A Place of Worship

This is by far the most common belief regarding the dolmens. The locals believe to this day that the ground is sacred, (see The Local Beliefs).

Bronze age people would gather in small groups to pray to their gods, sacrifice an animal and preform rituals.  The dolmen would be in the center, around it they would gather. Smoke or light would, maybe, come out of the round hole as part of the ceremony. The "wise-man" might say a few verses, the birds would stop tweeting for a brief moment as the animal is killed, the smell of blood roasting on fire would fill the air and the people would each offer their own personal prayer. 

This theory can explain the use of huge blocks, the hard work involved, simply, as worth it. the impressive, long during place of worship is worth the work needed to build it.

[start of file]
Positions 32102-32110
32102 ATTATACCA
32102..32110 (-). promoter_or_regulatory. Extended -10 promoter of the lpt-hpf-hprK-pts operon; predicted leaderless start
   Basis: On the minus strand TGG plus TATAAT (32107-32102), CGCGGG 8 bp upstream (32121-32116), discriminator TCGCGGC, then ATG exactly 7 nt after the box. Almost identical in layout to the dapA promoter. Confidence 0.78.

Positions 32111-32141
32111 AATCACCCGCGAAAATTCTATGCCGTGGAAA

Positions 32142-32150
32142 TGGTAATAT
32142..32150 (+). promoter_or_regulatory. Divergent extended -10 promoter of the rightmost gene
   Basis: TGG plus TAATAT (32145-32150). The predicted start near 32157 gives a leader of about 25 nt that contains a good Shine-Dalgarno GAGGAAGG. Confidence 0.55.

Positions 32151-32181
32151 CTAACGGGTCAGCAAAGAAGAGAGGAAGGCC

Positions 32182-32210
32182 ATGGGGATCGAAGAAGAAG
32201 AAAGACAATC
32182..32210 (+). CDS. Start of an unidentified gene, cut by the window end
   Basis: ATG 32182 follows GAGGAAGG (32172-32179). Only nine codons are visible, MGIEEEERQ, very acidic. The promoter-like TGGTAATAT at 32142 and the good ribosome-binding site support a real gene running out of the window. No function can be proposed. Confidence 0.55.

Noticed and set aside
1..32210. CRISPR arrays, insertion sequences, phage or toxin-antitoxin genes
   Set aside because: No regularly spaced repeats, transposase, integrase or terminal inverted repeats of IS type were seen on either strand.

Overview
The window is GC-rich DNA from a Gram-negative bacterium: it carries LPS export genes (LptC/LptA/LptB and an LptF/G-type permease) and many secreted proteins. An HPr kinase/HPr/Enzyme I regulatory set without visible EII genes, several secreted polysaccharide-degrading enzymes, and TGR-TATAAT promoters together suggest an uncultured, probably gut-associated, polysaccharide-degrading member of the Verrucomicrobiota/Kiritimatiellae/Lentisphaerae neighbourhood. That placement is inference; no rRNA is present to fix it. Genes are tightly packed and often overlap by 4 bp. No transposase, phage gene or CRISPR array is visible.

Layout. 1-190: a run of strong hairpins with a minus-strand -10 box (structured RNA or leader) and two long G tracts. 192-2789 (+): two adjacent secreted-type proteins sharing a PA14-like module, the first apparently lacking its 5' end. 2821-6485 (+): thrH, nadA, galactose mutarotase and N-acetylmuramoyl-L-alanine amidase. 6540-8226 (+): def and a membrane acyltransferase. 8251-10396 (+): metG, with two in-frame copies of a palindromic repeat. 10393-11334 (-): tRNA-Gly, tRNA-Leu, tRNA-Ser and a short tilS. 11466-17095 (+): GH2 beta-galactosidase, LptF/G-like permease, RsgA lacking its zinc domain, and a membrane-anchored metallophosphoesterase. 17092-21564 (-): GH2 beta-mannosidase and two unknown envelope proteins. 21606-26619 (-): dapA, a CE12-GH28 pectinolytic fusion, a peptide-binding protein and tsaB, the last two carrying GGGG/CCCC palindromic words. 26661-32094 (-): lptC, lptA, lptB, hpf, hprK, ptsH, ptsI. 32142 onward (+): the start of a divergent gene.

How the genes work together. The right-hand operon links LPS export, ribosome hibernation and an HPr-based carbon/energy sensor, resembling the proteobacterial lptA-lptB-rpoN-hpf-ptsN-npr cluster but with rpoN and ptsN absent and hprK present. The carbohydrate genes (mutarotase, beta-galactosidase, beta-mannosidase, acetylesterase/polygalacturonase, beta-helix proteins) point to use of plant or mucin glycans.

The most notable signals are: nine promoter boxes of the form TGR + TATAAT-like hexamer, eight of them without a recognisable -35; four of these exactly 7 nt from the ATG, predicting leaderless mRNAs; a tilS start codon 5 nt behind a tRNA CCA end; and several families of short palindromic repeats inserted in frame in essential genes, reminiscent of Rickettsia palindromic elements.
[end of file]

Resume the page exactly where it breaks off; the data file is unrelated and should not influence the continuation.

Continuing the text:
My main problem with this theory lay in numbers. A place of worship, I imagine, there should be one, or one for each village or community.  In effect, there are dozens of dolmens, some isolated and some clustered in groups of 4 to 12 dolmens. It seems unlikely to me that bronze age people would need so many places of worship in one location. I can imagine the dolmens being an actual tool in the ceremony, if there are many people at a time, they might preform the ceremony in the same location but in  smaller groups, each having it's own dolmen. This idea, however, requires that the making of a dolmen is relatively easy. I can imagine an entire community putting everything they've got into building one of these dolmens as their place of worship. Cutting and transporting the stones, shaping them, cutting slots into them and assembling the structure. that they made more than one in the same location indicates to me that the making of one dolmen might not be as difficult as I imagine it. They might have a way, a method, a technology that makes it easy, or easier.